Why Do Fast Food Take Away Businesses Charge Different Prices For Eat-in and Take-Away?

We’ve all been in fast food restaurants and been asked when placing our order whether we are eating in or taking away. It’s not the cashier being nosey or allocating you a table to sit at. It is down to the businesses management of Value Added Tax (VAT). Her Majesties Revenue and Customs (HMRC) decide which products should incur VAT and which should be exempt. The business then acts as the treasury’s collection agent by charging VAT at the prevailing rate on the relevant products. The take-away or fast food retailer must always charge VAT on all food and drink consumed on the premises and on hot food taken away. HMRC have stated that any Cold take-away foods are zero rated. Cold take-away products include sandwiches, wraps, yoghurts, cakes and some cold milk based drinks. This excerpt from HMRC Catering notice should provide some clarification –

You must always charge VAT at the standard rate if you make a supply of food and drink for consumption on the premises on which it is supplied. Also, you must charge VAT at the standard rate if you supply hot take-away food (that is, food for consumption away from the premises where it is sold).

It is, therefore, important to know what ‘premises’ means as there will be times when it is not just the outlet where your business is situated.

3.2 What are ‘premises’?

For the purposes of Group 1 of Schedule 8 of the VAT Act, ‘premises’ are the areas controlled by the retailer and/or, those areas which have been specifically provided for the customer to consume the food purchased.

3.3 Evidence and apportionment

Where you make sales of cold food to be taken away from your premises, but also have on-site facilities where food can be consumed, you will need to apportion your sales of cold food between those consumed on the premises (standard-rated) and those taken-away (zero-rated). If you are unable to ascertain the correct liability at the point of sale you must retain satisfactory evidence to support a fair and reasonable apportionment. Records, and the retention of records, are explained in VAT Notice 700 and Notice 700/21 Keeping.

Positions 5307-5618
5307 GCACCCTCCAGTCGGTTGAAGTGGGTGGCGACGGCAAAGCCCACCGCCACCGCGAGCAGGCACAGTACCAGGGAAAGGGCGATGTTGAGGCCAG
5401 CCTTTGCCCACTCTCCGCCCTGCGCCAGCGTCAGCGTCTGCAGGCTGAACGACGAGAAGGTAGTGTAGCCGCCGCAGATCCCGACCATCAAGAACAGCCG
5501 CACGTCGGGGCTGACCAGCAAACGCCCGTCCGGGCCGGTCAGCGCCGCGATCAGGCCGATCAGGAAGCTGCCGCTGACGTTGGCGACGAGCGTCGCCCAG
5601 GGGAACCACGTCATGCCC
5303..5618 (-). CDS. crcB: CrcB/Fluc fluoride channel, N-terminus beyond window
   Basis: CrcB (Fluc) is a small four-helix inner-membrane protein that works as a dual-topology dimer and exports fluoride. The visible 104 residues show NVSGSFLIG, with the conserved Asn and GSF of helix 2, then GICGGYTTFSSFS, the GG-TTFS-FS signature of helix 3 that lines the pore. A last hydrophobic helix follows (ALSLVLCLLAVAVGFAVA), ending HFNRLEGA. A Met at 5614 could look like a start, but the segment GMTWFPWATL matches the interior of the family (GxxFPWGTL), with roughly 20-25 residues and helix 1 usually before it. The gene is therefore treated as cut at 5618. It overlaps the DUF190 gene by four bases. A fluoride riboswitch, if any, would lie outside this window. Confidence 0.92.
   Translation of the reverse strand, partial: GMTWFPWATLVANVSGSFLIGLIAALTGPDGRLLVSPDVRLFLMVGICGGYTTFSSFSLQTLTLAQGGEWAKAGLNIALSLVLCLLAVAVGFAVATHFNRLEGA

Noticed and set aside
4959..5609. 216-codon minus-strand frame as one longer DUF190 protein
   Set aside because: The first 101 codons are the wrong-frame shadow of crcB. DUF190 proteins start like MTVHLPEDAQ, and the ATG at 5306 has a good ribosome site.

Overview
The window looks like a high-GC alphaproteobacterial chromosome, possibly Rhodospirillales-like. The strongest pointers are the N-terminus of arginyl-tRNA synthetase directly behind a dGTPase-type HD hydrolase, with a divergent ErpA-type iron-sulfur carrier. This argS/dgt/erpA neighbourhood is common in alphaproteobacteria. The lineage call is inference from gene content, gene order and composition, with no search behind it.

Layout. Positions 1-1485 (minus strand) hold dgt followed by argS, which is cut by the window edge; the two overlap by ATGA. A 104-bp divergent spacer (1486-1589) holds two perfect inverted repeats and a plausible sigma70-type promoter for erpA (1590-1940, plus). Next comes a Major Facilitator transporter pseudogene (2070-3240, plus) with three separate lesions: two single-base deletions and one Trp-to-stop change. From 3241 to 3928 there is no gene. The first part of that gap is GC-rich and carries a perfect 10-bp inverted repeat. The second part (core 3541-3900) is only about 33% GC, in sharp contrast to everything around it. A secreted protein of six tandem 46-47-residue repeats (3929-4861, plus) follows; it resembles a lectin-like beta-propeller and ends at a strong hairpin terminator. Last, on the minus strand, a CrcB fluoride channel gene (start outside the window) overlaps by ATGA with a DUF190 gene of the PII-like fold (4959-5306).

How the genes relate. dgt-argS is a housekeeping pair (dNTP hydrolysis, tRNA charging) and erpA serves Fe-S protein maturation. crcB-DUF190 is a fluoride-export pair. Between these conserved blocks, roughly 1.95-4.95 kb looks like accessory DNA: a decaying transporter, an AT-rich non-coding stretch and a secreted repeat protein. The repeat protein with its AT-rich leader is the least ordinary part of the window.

4.1 What is the liability of take-away food and drink?

Hot take-away food and drink is always standard-rated. Cold take-away food and drink is zero-rated, provided it is not of a type that is always standard-rated (such as crisps, sweets, beverages and bottled water).

4.2 What is take-away food and drink?

Take-away food is food sold for consumption off premises.


A retail barcode is a numeric code that is able to be read by an electronic device to enable faster processing of sale items through the till.

There are many different types and formats of barcodes but in the UK the retail sector generally just use two different ones EAN13 and EAN8.

EAN 13 barcodes are the most popular and EAN 8 barcodes are only issued to smaller items that would not be able to facilitate an EAN13.

The EAN13 barcode features 12 set numbers with the 13th digit being a number that checks that the 12 digits before it are correct. The only reason these numbers are shown on the base of a barcode is to make it possible for a human to read them.

The Bar code numbers are issued by the European article numbering association to insure that no barcode is duplicated on another product.

A common misconception is that the barcode contains all the information about the product, put this is not the case it is purely just a numeric code, some parts of the bar code may be generic to a manufacturer etc. but the bar code scanner or Epos system won’t know this unless told.

What is EPoS?

EPoS is a broad generic term used toEPoS system describe a retail cash register system. The letters standing for Electronic Point of Sale, or in lay man’s terms any electronic device that can process a customer sale in a shop.

So a desktop calculator with a shoe box could be classified as an EPoS system in the same way a top of the range till could be also

However the term EPoS systems is more usually given to a higher end system that is a computer based usally with peripherals such as bar code readers attached.